STERLING’S WOES GREAT FOR OUR EXPORTERS, POOR FOR WINTER SUN-SEEKERS
Recent nervousness and concerns over China are filtering through to the wider global economy as yesterday saw lacklustre services data not just from the US, but the Eurozone and in particular the UK which saw its lowest reading for the services PMI since May 2013. Sterling was subjected to fresh selling after the data on sentiment that the economy is slowing and new business growth hit its lowest level for 29 months. The net outcome was a general scaling back of expectations surrounding interest rate increases which curbed currency support and GBPUSD retreated from the 1.5200 level again and as low as 1.3475 on GBPEUR.
Eurozone finance ministers have urged Athens to swiftly implement the tough reforms at the heart of its huge bailout as new forecasts showed Greece’s economy stuck in recession well into 2016. Eurozone finance chiefs agreed on a list of reforms to be swiftly implemented by Athens to unlock a slice of its huge €86 billion EU bailout. ‘There is no alternative to fulfilling the commitments that have been taken with the European Union,’ said Pierre Moscovici, the European Commission’s top economic official.
EUR/USD: After moving higher in the European session, the Euro failed to make a fresh challenge on the 1.1300 area and was then subjected to renewed selling. Risk conditions were generally more favourable which triggered some fresh Euro-funded carry trades and pushed the currency weaker. An upward revision to the French PMI services data was offset by a weaker than expected outcome for Spain and Italy with the net result that there was a small downward revision from the flash estimate. Growth doubts continued to fuel the debate surrounding potential fresh ECB action.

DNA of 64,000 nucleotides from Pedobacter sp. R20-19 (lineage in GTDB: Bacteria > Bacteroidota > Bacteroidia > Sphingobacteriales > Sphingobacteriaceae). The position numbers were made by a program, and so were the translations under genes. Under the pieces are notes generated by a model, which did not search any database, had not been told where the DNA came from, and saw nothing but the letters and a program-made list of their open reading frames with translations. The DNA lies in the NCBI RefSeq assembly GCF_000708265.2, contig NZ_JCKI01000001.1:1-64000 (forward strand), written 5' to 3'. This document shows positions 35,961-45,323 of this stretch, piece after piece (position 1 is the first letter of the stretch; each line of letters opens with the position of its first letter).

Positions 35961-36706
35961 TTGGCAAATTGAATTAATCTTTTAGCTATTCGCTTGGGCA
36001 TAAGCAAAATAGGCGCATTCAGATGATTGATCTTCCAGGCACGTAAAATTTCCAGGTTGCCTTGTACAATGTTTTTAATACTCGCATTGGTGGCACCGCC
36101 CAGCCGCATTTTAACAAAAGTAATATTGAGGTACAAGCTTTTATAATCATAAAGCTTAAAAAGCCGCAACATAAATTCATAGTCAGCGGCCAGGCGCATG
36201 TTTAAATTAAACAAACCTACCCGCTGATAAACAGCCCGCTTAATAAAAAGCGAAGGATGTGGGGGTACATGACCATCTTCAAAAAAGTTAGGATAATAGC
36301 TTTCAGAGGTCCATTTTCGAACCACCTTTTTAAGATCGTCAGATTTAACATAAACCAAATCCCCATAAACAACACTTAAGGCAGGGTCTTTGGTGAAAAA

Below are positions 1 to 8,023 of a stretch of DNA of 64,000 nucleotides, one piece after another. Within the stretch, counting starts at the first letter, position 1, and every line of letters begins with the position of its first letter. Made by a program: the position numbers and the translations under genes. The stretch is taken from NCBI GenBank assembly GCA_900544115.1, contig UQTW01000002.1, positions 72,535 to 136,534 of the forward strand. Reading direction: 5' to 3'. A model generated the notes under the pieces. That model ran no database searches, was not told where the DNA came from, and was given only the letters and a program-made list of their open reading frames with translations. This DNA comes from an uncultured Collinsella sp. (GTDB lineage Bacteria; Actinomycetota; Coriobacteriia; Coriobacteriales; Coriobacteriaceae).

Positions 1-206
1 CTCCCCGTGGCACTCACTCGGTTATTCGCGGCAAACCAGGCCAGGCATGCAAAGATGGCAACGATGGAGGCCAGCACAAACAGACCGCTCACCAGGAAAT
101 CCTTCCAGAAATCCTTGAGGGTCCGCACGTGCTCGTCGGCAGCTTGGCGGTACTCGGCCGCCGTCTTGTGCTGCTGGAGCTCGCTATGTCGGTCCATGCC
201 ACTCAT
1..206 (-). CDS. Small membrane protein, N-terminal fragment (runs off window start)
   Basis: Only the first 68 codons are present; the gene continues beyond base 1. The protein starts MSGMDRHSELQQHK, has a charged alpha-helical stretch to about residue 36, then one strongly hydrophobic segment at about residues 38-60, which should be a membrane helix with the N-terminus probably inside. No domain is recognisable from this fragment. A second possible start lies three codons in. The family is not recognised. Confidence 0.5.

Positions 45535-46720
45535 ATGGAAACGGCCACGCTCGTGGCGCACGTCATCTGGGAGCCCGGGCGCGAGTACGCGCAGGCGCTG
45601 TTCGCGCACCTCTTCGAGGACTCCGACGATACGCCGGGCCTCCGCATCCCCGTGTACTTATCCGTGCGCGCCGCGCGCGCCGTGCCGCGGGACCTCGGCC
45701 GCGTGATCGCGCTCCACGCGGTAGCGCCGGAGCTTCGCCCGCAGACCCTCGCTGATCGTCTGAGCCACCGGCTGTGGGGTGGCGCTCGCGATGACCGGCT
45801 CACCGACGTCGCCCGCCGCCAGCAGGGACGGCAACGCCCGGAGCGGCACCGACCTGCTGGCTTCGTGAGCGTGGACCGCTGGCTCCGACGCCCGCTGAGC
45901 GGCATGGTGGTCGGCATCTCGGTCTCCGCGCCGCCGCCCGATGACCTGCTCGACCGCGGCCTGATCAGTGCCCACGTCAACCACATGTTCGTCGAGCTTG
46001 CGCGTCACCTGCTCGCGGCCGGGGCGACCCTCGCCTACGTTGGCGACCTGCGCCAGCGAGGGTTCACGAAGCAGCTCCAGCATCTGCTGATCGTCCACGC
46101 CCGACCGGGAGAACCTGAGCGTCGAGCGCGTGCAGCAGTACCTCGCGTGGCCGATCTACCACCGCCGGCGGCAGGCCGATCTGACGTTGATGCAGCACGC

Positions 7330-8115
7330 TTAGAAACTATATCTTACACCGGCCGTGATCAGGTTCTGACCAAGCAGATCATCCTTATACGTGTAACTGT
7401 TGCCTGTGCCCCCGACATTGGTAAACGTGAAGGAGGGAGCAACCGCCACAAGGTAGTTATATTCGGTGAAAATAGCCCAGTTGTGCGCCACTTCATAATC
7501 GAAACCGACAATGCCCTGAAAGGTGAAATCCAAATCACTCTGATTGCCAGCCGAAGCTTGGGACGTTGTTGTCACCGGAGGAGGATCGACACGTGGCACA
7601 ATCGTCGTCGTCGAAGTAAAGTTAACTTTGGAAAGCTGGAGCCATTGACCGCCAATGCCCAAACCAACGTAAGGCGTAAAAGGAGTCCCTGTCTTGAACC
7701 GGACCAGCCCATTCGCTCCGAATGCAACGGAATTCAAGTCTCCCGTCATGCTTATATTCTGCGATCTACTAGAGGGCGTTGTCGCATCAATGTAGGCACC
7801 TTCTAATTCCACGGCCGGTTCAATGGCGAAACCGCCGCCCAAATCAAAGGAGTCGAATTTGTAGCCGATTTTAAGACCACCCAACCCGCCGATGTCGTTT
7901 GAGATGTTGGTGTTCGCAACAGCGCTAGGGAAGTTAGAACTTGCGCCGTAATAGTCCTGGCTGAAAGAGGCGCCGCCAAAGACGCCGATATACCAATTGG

GBP/AUD: Interest rates were kept at 2% despite the slowing growth in China, falling commodity prices, and continued deterioration in Australia’s terms of trade. The Reserve Bank of Australia’s (RBA) policy statement was pretty close to a reiteration of last month’s. If anything, the minor language changes only revealed that RBA “does not see the functioning of financial markets impacted by equity volatility” and also that regulatory measures are helping to contain risks that may arise from the housing market.